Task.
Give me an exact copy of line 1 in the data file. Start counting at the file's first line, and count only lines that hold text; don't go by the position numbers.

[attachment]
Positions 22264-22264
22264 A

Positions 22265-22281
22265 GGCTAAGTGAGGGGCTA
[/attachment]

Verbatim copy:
Positions 22264-22264